1. This site uses cookies. By continuing to use this site, you are agreeing to our use of cookies. Learn More.
  2. While the majority of active discourse on D20PRO has moved to our Discord Channels, this forum is still active and checked-in on regularly by our staff. However, for the very latest information, conversation and/or immediate support, please join us on Discord here: http://discord.gg/Ph38ckM
    Dismiss Notice

The Future of RPGs?

Discussion in 'Other Systems' started by ChrisRevocateur, Oct 27, 2011.

  1. ChrisRevocateur

    Jul 14, 2011
    Likes Received:
    I use quite a few computer programs and websites for my gaming these days, and the use of these utilities is growing. I want to talk for a minute about what I see changing in the realm of RPG's thanks to tools like these.

    So first I'll talk about the tools I use:

    This is what's called a "Virtual Tabletop" or VTT. There are a lot of them out there, each with different strengths and weaknesses. Some are free, some pay, some even subscription. Some are easy to use, some very complex. Some are rules agnostic (meaning you can play any game), some have numerous rules systems they support, and some are specific to one system. Some automate more rules, some less, and some have no rules automation at all. Some have voice (or even video) chat capabilities, while others only support text chat.

    Regardless of the differences, what all VTTs have in common is that they are a shared board or map with a chat function and the ability to roll dice in some way. That way you can connect with people over the internet from anywhere and play RPG's with them. Now the people you can game with is no longer limited to the meager selection in your local area of people that don't want to play the same game. Now, when you're sick, you don't have to miss the game for fear of getting everyone else sick.

    It's an amazing concept, and has uses outside of network play. It allows you in a face to face game the capablity of beautiful maps and custom miniatures, or automating rules to make things simpler, so you can concentrate on the story and roleplaying, rather than the rules. It can even make sharing secret notes with other players much less conspicuous, or showing players pictures of NPC's, monsters, or other beautiful handouts. All this without wasting paper. or spending tons of money on map (tiles), miniatures, or other physical props. Most even support on the fly tile mapping, allowing you to lay your dungeon out before your players as you go. All have some, at least rudimentary, fog of war, allowing you to hide or reveal the map as you like. As you can see, even the simplest of these is a powerful tool that can enhance games either over the internet or face to face.

    The VTT that I use is called d20Pro. It has heavy rules automation for any d20 based system, and since I'm a Pathfinder player for the most part, that's perfect for me. d20 is a pretty rules heavy system (though it doesn't touch systems such as GURPS or the Hero System), and being able to concentrate more on the game rather than the rules helps me out a lot with GMing, and allows me more thought to my character rather than his abilities when playing.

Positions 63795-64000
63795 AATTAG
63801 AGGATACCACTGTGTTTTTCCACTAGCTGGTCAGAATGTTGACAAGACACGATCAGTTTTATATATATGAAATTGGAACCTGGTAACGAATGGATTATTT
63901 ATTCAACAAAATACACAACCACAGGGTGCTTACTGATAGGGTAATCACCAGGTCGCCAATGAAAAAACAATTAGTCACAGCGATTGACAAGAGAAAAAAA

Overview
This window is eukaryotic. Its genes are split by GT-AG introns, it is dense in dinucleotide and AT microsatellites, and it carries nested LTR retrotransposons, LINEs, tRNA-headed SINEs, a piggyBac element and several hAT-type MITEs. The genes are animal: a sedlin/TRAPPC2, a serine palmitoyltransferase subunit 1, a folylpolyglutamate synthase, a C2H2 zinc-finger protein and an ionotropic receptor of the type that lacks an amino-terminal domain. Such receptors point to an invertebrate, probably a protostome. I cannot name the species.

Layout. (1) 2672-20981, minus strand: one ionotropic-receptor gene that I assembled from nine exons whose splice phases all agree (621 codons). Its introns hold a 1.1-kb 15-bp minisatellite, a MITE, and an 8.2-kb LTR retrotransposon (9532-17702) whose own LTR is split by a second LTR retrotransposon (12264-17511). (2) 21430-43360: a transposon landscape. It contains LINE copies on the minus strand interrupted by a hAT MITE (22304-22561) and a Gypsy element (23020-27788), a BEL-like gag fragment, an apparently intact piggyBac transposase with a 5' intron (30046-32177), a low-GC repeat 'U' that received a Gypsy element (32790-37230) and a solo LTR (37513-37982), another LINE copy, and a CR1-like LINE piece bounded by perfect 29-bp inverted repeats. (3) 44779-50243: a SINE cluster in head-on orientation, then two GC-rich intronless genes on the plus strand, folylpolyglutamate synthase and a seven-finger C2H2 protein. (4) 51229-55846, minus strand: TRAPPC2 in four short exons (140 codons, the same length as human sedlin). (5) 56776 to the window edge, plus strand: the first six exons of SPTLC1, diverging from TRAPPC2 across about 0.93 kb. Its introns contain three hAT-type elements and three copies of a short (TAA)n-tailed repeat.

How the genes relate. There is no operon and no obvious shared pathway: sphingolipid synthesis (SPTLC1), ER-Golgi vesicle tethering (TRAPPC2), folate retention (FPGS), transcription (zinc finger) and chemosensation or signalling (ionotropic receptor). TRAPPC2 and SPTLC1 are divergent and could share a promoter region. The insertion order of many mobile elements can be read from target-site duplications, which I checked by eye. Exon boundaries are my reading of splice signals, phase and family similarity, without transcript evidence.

A few other highlights of d20Pro, and some of the things that might be in the future point towards even more freedom in roleplaying thanks to technology. First off, you can import characters from DDI (for 4E) or Hero Lab (the character creator/manager I talk about later) (for 3.5/PF) directly into d20Pro. There has even been some talk on their forum (by users) of the idea of a direct link, allowing you to alter your character in one, and have it reflected in the other. The developers have seen this discussion and have said the possibility, though not any time soon, could be a possibility. Another future development (that is almost here, they're just finishing beta testing) is a marketplace, where you can buy adventures, or even whole campaigns, all set up for you in d20Pro. More on what this could mean later.

    Hero Lab
    There aren't many Character Creator programs out there, especially not ones that concentrate on anything other than D&D and/or d20 systems. Most of them are really buggy and rife with contradictions to the way the actual rules work. But at the top of this heap is Hero Lab. Hero Lab is a program that can handle pretty much any RPG system, as is demonstrated by the systems they already officially support: D&D 3.5/4E and Pathfinder, Mutants & Masterminds (2nd & 3rd edition), Shadowrun, nWoD, Call of Cthulu, Savage Worlds, and even Cortex (no longer available due to lisencing issues). It was even originally being developed for GURPS before SJG decided to do their character creator in house. Some of the user projects that have seen good development is the old West End Games Star Wars D6 game, and Star Wars SAGA edition (though neither are complete).

    Not only does Hero Lab support all these different systems, but it supports ALL the options, and calculates them correctly (though the 3.5 rules have problems). It's very complete in what it does. You don't just make a character with this, it's a full on rules integrated character sheet, with experience, loot, gear, magic items (with effects applied) etc. You can even apply the effects of conditions or spells to reflect your current abilities, bonuses, etc. accurately. You can deal with health and damage (even nonlethal), complex rules like two weapon fighting, even durations, and your spellbook and memorized spells. It even tracks in just as much detail your animal companions, mounts, cohorts, eidolons, etc. You can even put a whole party together in one portfolio, with all the mounts and cohorts, etc, and then import monsters on the fly for encounters, all with the ability to track all effects on them. All this, with every single item on display with an easy mouse hover or click away from the rules explaining EXACTLY what that ability/item/feat/skill does or means.

    It's not just for characters either. GM's can use it to make NPC's, or advance monsters. With the built in data editor you can even create monsters, add items, spells, abilities, classes, feats, house rules, etc. It even has an initiative tracker that is quite sophisticated, including flat-footed creatures, etc. It also includes an easy to use stat block tool that makes for simple posting of anything you've made in plain text, BBCode, Wiki text, HTML, etc. Meaning you can easily put the stats for your characters anywhere. It also, as stated before, can export anything you've made to d20Pro, as well as Fantasy Grounds II (another VTT).